Many grand philosophical works have been written on this subject, but allow me to summarize my position: The ultimate aim of education is the development of the individual’s ability to think critically and independently. It is not synonymous with the acquisition of knowledge, but implies it, since otherwise the judgments of the `educated’ remain baseless.

Education encourages respect for evidence and rational argument, as opposed to unthinking acceptance, blind devotion or susceptibility to herd pressure. It does not encourage a disinterested detachment from the world of human affairs, and places no a priori restrictions on what can and cannot be said. If forced to choose, personified Education values rational enquiry and intellectual and moral integrity over politeness. She exerts the right to offend in the name of progress.

The 'uneducated’ – speaking coarsely, but clearly.

The ‘uneducated’ – speaking coarsely, but clearly

Alas, this lofty vision seems not to be shared by Thai education officials. Bizarrely, Thai Ministry of Education (MoE) strategic plans are fond of espousing lofty `moral’ principles, which are never clearly defined, while being simultaneously infused with narrow nationalist rhetoric. Their aims (apparently) include: “a five year strategic plan, based on a collective vision of Thai society as a “Green and Happy Society,” where Thai people are endowed with morality-based knowledge and resilience against the adverse impacts of globalization” and “[promoting] studies in Thai language and history to instill a sense of Thainess”. 7 One wonders why, if `moral’ principles are so clearly understood as to require no explanation, they need be so aggressively pursued as an `educational’ goal in the national curriculum. Most tellingly in these documents, the word “history” seldom (if ever) appears, except in the context of “Thai history”, a concept Streckfuss has linked to that of “Thai truth”. 8

Of all the strategic plans and mission statements released by Thai education authorities (at least those that I have found 9), not one lists the development of critical or independent thinking as goal of education. As a counterpoint, this may be compared with remarks of education officials elsewhere in the world, such as the U.K.’s education minster Michael Gove. 10 Nevertheless, a shallow and unhelpful bureaucratic `vision’ doesn’t necessarily imply an unhealthy academic culture, if tensions between the two exist. Despite isolated exceptions, I see little evidence of a culture clash between Thai officialdom and the `educators’ charged with implementing their policies on the ground.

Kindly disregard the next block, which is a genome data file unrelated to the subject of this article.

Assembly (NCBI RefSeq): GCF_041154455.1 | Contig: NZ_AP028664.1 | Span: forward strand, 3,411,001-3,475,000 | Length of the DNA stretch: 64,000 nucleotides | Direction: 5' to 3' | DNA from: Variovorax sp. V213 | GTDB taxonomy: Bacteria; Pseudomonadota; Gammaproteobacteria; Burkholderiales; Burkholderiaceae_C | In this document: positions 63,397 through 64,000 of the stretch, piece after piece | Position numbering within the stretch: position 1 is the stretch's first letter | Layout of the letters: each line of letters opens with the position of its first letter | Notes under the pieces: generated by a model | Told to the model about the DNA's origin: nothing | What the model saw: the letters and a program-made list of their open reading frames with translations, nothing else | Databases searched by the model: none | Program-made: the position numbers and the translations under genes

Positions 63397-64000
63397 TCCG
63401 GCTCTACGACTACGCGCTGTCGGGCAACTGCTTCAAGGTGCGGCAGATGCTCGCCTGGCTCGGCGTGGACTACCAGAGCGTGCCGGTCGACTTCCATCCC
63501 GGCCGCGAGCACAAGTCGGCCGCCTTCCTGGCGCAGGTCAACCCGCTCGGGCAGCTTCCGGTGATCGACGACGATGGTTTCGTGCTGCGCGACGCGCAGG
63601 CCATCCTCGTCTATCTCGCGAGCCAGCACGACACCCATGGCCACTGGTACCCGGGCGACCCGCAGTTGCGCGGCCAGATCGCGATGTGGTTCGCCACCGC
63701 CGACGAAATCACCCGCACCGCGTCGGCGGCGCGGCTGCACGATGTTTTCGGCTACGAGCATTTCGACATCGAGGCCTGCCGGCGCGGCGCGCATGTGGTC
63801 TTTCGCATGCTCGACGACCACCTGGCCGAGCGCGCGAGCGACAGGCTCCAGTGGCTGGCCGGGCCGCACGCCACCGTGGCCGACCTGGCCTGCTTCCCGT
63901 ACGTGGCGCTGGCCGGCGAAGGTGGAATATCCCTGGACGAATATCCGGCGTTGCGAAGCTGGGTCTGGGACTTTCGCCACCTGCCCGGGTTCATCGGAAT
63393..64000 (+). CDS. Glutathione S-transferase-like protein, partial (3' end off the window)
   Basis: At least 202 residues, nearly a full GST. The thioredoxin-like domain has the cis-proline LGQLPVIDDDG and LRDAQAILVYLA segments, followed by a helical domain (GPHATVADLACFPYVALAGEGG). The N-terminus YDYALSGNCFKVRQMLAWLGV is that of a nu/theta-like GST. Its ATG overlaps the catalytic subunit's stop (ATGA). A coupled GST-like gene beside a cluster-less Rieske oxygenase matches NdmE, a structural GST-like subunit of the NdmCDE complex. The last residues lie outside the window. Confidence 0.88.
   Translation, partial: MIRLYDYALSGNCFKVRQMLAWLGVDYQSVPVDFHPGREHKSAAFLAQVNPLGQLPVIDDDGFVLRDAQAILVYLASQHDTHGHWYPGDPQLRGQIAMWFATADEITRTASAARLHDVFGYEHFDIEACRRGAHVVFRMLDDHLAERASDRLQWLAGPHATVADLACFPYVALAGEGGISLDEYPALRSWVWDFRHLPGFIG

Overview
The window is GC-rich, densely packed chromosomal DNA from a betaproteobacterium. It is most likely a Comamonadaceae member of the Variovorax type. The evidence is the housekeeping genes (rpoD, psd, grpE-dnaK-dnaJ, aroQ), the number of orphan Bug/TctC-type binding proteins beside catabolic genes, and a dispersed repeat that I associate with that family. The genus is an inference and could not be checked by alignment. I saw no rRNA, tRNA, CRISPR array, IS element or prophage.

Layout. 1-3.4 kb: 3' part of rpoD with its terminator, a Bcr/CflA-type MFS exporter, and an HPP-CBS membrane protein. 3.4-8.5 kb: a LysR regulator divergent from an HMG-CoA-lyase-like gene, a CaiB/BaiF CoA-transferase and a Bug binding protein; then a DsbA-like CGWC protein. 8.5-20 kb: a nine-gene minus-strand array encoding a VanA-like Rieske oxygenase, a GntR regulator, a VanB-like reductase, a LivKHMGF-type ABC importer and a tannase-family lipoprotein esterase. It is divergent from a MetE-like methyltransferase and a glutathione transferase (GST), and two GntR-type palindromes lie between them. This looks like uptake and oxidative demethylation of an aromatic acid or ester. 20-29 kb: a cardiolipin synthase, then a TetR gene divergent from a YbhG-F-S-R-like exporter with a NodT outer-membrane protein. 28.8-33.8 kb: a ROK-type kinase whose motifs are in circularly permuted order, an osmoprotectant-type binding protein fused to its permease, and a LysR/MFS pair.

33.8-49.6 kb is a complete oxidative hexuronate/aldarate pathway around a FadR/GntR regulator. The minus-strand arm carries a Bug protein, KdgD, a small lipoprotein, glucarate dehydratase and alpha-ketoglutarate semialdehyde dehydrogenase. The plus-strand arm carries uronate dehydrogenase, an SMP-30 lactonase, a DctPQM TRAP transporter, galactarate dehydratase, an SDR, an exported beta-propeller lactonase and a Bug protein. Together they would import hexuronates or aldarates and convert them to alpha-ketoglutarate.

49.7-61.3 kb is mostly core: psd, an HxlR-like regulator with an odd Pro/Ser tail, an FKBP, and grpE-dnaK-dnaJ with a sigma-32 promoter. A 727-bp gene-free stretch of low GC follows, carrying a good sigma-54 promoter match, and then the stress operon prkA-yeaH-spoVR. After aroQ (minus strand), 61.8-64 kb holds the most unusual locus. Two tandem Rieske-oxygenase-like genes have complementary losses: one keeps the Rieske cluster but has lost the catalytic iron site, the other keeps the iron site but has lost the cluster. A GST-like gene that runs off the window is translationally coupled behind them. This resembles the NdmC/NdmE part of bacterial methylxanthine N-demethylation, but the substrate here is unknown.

That said, in what follows, I do not wish to imply that there are no gifted academics, inspiring teachers, or inspired students in Thai universities. Such a characterization would be as unfair as it is inaccurate. It is the system as a whole that concerns me and my view is based on the resistance I encountered to my own attempts to behave, in Thailand, as an `educated’ person is expected to behave in a `democratic’ country.

The `educated’ – speaking with the help of Google Translate

The ‘educated’ – speaking with the help of Google Translate

Though I don’t usually approve of claims for Thai exceptionalism, I am not new to Asia, nor to living working and teaching outside my native country, the U.K., and only here have I found regressive and damaging views of education to be common among the `educated’. Only in Thailand have I repeatedly been told by peers that, rather than commenting critically on social and political issues – most notably the military, the coup, the monarchy, economic policies and electoral democracy (or lack thereof) – I ought instead to `educate’ people.

I am not speaking of comments uttered in my capacity as a teacher. I teach under the watchful eye of the King, whose portrait has been gazing down on me from the wall of my classroom since shortly after the coup d’etat of May last year, when someone saw fit to demonstrate their loyalty by placing it there. 11 As far as I am concerned, the classroom is not the place for either my personal political opinions, or for visible demonstrations of theirs, although the university administrators concur only with regard to the former.